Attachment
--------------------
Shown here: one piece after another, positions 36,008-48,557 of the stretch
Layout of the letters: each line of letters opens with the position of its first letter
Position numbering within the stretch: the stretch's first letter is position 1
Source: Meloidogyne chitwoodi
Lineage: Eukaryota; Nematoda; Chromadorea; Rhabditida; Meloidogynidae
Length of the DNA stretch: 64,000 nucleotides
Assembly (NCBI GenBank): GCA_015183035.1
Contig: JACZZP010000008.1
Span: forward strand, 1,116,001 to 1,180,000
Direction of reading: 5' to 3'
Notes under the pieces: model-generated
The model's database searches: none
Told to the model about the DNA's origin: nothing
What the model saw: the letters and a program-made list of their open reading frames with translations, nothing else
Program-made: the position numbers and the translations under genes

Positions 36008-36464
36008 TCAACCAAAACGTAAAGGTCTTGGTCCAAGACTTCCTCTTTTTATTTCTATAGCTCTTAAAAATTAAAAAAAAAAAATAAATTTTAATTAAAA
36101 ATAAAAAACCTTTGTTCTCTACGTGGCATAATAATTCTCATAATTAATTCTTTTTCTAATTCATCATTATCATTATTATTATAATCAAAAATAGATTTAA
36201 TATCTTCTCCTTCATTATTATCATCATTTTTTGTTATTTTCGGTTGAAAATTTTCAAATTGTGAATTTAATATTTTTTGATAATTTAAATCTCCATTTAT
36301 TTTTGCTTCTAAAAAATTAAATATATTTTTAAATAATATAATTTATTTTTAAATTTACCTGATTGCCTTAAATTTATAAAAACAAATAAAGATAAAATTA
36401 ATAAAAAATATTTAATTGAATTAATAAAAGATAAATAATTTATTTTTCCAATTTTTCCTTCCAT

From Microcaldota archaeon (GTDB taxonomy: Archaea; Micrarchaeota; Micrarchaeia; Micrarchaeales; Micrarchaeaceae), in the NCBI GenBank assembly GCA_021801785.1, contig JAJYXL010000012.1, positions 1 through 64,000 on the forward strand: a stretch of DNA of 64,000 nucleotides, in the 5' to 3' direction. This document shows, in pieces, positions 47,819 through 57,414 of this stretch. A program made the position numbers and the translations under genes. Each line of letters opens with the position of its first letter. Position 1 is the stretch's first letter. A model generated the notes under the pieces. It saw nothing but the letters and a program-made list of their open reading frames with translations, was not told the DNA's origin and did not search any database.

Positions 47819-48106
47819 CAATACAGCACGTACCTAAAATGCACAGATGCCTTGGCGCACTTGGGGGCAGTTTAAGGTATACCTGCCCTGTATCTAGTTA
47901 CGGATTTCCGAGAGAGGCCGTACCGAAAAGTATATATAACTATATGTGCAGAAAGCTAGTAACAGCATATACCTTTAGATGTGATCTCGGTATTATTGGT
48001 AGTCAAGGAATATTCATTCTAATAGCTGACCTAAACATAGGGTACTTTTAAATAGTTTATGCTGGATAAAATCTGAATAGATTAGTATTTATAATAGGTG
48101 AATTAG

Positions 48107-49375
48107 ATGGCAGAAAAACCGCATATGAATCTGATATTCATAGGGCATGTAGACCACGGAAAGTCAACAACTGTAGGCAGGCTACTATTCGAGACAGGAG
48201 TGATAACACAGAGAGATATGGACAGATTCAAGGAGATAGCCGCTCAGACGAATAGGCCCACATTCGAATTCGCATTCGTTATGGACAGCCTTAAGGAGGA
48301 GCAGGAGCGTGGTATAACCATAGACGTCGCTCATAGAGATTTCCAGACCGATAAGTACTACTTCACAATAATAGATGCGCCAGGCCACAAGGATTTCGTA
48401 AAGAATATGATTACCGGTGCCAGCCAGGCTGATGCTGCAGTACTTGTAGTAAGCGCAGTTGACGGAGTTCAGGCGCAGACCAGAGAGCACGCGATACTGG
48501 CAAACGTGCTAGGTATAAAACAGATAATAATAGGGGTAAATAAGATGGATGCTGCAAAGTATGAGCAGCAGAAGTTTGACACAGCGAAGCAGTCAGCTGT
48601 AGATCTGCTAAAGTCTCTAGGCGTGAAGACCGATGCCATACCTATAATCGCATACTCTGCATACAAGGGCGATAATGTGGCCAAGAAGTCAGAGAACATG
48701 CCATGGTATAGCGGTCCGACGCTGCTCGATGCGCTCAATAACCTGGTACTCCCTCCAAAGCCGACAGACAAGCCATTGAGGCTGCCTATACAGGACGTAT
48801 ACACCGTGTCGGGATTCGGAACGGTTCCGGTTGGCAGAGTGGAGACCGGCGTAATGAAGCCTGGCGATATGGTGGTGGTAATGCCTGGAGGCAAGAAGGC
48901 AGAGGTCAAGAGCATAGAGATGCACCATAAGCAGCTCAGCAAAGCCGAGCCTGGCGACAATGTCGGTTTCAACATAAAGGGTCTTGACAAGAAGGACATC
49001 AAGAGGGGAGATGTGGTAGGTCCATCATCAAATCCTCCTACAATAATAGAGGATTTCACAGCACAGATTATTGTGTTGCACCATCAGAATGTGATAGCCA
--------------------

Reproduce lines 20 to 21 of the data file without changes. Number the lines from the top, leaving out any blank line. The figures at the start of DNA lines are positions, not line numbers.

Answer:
36301 TTTTGCTTCTAAAAAATTAAATATATTTTTAAATAATATAATTTATTTTTAAATTTACCTGATTGCCTTAAATTTATAAAAACAAATAAAGATAAAATTA
36401 ATAAAAAATATTTAATTGAATTAATAAAAGATAAATAATTTATTTTTCCAATTTTTCCTTCCAT